5. Good design is unobtrusive
Products fulfilling a purpose are like tools. They are neither decorative objects nor works of art. Their design should therefore be both neutral and restrained, to leave room for the user’s self-expression. It is true that art is an expression of the artist’s self and similarly it is true that good design allows for the user to express oneself without the designer’s thoughts dominating. So paradoxically while Steve or Ive hold such dominating control over the design of Apple products, the end user is actually left with an interface that doesn’t clutter his brain with unnecessary information allowing him to function better and easier.
6. Good design is honest
It does not make a product more innovative, powerful or valuable than it really is. It does not attempt to manipulate the consumer with promises that cannot be kept. Honest design is about keeping design minimal not just in terms of color and other variables, but in terms of functionality and style. Michelangelo said “Every block of stone has a statue inside it and it is the task of the sculptor to discover it.” The term used is ‘discover’ not embellish and enhance, but hack away the unessential to reveal what already lies within.
7. Good design is long-lasting
It avoids being fashionable and therefore never appears antiquated. Unlike fashionable design, it lasts many years – even in today’s throwaway society. Every one of Dieter Rams‘ products from the 80s look uber-fashionable even today and will fit right at home years into the future. In fact, many of Jonathan Ive‘s designs are inspired from Rams’ designs and they don’t look date do they? Every one of Apple’s products can pass off as products from the 25th Century, wouldn’t you say? Why, because it’s not about style, but about sincere and long-lasting design from the aesthetics to the materials involved.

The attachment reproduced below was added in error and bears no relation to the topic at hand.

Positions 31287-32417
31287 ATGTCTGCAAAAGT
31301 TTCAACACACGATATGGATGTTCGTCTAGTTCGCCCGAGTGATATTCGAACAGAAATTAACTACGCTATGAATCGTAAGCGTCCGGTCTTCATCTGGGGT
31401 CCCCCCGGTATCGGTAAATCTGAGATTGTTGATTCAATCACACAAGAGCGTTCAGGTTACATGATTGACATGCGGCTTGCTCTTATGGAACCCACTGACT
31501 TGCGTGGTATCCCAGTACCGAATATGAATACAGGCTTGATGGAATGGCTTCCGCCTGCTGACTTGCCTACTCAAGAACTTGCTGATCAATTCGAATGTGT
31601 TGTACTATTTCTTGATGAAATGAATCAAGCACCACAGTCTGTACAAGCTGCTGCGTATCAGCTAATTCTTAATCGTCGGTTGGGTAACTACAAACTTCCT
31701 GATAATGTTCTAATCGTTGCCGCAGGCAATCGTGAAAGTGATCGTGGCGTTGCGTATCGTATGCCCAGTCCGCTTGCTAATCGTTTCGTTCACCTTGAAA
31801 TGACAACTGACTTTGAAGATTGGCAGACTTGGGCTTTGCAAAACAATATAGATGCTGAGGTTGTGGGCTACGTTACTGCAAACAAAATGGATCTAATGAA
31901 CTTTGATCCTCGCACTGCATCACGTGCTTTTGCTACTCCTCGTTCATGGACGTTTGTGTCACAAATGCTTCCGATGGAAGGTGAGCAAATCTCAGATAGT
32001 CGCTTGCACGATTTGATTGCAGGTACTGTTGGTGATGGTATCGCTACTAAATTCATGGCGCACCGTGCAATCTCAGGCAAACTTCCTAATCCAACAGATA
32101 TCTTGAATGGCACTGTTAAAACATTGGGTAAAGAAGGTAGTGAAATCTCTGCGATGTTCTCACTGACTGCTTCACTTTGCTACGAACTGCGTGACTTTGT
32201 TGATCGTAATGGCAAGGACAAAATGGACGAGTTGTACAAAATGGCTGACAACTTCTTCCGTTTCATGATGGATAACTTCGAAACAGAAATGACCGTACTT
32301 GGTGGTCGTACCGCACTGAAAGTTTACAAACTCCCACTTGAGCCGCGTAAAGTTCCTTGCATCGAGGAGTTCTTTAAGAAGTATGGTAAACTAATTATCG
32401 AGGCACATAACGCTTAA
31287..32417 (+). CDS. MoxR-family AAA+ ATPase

8. Good design is thorough, down to the last detail
Nothing must be arbitrary or left to chance. Care and accuracy in the design process show respect towards the consumer. If any of you have owned a MacBook Pro like I do, you’ll know what I’m talking about. The magnetic power cord for starters attached with a soft click and detaches when accidentally tugged by a tripping foot so as to not send your machine flying through the air! If that isn’t detail, try the back-lit keyboard with adjustable luminescence so you can work in the dark with out assistance and hassle. I’ve used computers from many different manufacturers over the years and even today, you’d be hard pressed to find a product that offers such fine detailed design sense.
9. Good design is environmentally-friendly
Design makes an important contribution to the preservation of the environment. It conserves resources and minimizes physical and visual pollution throughout the lifecycle of the product. Apple reports environmental impact comprehensively by focusing on their product cycle – what happens when they design them, what happens when they make them, and what happens when a consumer takes them home and uses them. Their newest products are designed with 50 percent less material and generates 35 percent fewer carbon emissions when compared to their own products from yesteryear.
10. Good design is as little design as possible
Less, but better – because it concentrates on the essential aspects, and the products are not burdened with non-essentials. “The best of artists has no conception that the marble alone does not contain within itself.” Michelangelo‘s famous parable about the statue within the marble is well known but perhaps less well understood.
Like the Enigma songs rambles on about a Return to Innocence, let us go back to purity, back to simplicity. Drop frivolous style and find the essence of true aesthetic beauty.